From its beginnings as a long distance call player to handler of Internet data traffic, WorldCom was a spectacular firework in the sky before it crashed out as one of the biggest bankruptcies America has witnessed in its corporate history.
WorldCom carried more international voice traffic than any other company. It carried a large amount of the world’s Internet traffic. WorldCom owned and operated a global IP (Internet Protocol) backbone that provided connectivity in more than 2,600 cities and in more than 100 countries. It also operated 75 data centres on five continents.
WorldCom reached the spot of the largest long distance provider and Internet data traffic player largely through acquisitions – 65 of them. The company spent $60 billion in acquisitions and had $41 billion in debt between 1991 and 1997. Starting from pennies a share the company steadily climbed to selling at $60 a share in 1990.
Of its many acquisitions two were of particular importance.
- The MFS Communications acquisition which helped WorldCom to obtain UUNet, a major supplier of Internet services to business.
- The acquisition of MCI communications that made WorldCom one of the largest providers of business and consumer telephone service.
Soon WorldCom became the darling of Wall Street, with several recommendations from analysts to buy. This helped WorldCom in the way that they could make more acquisitions, by using stock. By acquiring MFS Communications WorldCom was adding data services and local services in their basket of long distance services. MCI a strong player in the long distance communications arena, helped consolidate WorldCom’s position in the market. WorldCom had acquired MCI after a competitive bid by British Telecom for $18 billion. WorldCom offered $30 billion in its stock and took $5 billion of MCI’s debt.
WorldCom had made its large 65 acquisitions in the span of just 6 years. Mergers and acquisitions are tricky business. The integration with the acquiring company has to be done at several levels, with the staff and the numbers at both the firms being in sync over time. Managements have to do this exercise tactfully and persistently to achieve one whole. At the end of it the acquisitions must add to shareholder value. Typically, financial integration must take place using GAAP or general accounting practices so that the financial practices, methods of viewing profit, debt across the acquired companies are seen through the same lens.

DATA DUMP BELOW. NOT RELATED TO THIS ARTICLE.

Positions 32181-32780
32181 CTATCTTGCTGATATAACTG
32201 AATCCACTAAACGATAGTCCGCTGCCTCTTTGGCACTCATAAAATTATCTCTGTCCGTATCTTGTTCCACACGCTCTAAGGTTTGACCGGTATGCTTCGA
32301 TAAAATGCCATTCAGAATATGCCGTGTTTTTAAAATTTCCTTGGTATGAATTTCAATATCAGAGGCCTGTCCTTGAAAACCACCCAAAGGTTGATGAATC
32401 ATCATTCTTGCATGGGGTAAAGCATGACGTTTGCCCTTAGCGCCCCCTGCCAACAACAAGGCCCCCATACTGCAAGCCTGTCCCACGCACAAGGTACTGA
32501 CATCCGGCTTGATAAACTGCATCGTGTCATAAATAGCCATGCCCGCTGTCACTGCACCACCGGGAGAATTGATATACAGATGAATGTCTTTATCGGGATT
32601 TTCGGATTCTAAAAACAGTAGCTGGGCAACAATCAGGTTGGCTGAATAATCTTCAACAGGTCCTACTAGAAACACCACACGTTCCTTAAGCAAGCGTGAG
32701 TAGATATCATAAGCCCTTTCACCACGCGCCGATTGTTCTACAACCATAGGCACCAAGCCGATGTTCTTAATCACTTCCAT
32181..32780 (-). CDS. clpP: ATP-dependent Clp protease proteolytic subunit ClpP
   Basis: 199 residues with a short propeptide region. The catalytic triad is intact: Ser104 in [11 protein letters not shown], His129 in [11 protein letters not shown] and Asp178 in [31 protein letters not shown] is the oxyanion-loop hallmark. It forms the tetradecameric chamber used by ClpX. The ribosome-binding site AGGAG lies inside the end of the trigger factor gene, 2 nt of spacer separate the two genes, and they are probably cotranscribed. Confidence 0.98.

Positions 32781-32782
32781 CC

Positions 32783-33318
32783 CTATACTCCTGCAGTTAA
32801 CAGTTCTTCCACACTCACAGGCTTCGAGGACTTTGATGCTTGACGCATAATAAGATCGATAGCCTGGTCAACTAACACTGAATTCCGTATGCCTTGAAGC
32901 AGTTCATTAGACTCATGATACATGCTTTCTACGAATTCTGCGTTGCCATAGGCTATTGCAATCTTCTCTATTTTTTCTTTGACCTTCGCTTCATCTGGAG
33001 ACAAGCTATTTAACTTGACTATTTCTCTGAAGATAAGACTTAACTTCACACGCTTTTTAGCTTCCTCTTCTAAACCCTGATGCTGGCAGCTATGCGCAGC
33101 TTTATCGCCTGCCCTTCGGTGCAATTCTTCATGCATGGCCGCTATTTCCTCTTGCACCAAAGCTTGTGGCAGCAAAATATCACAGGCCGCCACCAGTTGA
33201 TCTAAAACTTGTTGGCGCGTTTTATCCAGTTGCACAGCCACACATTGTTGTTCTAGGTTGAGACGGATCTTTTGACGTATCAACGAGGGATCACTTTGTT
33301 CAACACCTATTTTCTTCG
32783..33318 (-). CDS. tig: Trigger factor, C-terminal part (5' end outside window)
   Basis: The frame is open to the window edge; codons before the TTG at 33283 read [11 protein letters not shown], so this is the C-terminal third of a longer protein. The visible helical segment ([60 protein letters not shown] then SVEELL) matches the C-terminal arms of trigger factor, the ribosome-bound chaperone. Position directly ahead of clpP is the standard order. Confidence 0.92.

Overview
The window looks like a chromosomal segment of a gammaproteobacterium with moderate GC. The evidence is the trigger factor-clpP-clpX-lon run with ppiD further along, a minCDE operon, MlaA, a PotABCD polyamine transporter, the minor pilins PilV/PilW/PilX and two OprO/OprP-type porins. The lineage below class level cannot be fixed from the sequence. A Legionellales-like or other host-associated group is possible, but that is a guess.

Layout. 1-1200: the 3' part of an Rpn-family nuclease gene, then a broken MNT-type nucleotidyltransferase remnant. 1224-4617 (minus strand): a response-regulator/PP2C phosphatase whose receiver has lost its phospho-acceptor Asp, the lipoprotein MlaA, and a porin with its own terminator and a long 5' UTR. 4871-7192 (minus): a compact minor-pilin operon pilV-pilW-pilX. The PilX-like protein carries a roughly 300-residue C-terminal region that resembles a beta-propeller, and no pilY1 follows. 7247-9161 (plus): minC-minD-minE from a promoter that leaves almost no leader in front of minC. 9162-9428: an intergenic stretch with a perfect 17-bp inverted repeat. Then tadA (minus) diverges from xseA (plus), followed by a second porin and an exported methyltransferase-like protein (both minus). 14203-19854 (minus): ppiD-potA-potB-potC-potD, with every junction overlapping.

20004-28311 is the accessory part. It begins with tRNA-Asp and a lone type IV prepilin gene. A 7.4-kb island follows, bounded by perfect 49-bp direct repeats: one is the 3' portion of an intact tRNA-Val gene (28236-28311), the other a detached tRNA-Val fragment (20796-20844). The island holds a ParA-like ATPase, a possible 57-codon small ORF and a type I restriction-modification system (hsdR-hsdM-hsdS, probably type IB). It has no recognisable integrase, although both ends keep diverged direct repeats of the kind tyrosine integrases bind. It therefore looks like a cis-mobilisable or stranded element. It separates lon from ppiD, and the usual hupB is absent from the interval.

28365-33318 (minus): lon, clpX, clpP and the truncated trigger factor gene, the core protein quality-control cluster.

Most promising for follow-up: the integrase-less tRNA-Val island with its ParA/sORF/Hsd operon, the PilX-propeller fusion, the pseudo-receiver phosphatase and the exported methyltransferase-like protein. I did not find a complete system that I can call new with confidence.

WorldCom unfortunately did not take the task of integration with the same alacrity and enthusiasm as acquiring them. WorldCom’s CEO Ebbers while making the right broad strokes with his brush, did not take the time to etch out and work out the finer details of operations. The acquired entities continued to behave separate of WorldCom. The supposed benefit of merging was lost with the first line of employees critical to projecting a whole entity, customer service botching it up badly. The different teams of customer service continued to be rewarded for aggressive sales at the cost of each other.
WorldCom closed three important MCI technical service centers that contributed to network maintenance only to open twelve different centers that were duplicate and inefficient. WorldCom purchased a large number of local exchange carriers or clercs to provide local service. All the capacity was expensive and severely underutilized, introducing a high degree of redundancy into the system.
The financial reporting was creative at its best. WorldCom would write down in one quarter millions of dollars in assets it acquired while, at the same time, it included in this, charge against earnings the cost of company expenses expected in the future to give an impression that profits were rising. This gave the impression that while losses were high in the current quarter the losses appeared to reduce in the forthcoming quarters.
In the case of MCI, WorldCom reduced the book value of some MCI assets by several billion dollars thereby increasing the value of “good will,” that is, intangible assets brand name by the same amount. This enabled WorldCom each year to charge a smaller amount against earnings by spreading these large expenses over decades rather than years. The net result was WorldCom’s ability to cut annual expenses, acknowledge all MCI revenue and boost profits from the acquisition.
With regards to accounts receivables WorldCom put up many of MCI’s receivables for sale. This resulted in creating a smaller reserve for bad debts and therefore higher earnings.
Then WorldCom attempted to acquire Sprint, another major player in the long distance call market. This deal was not allowed on the basis that it would create a monopoly, wherein the play of market and competitive forces would not be allowed to function.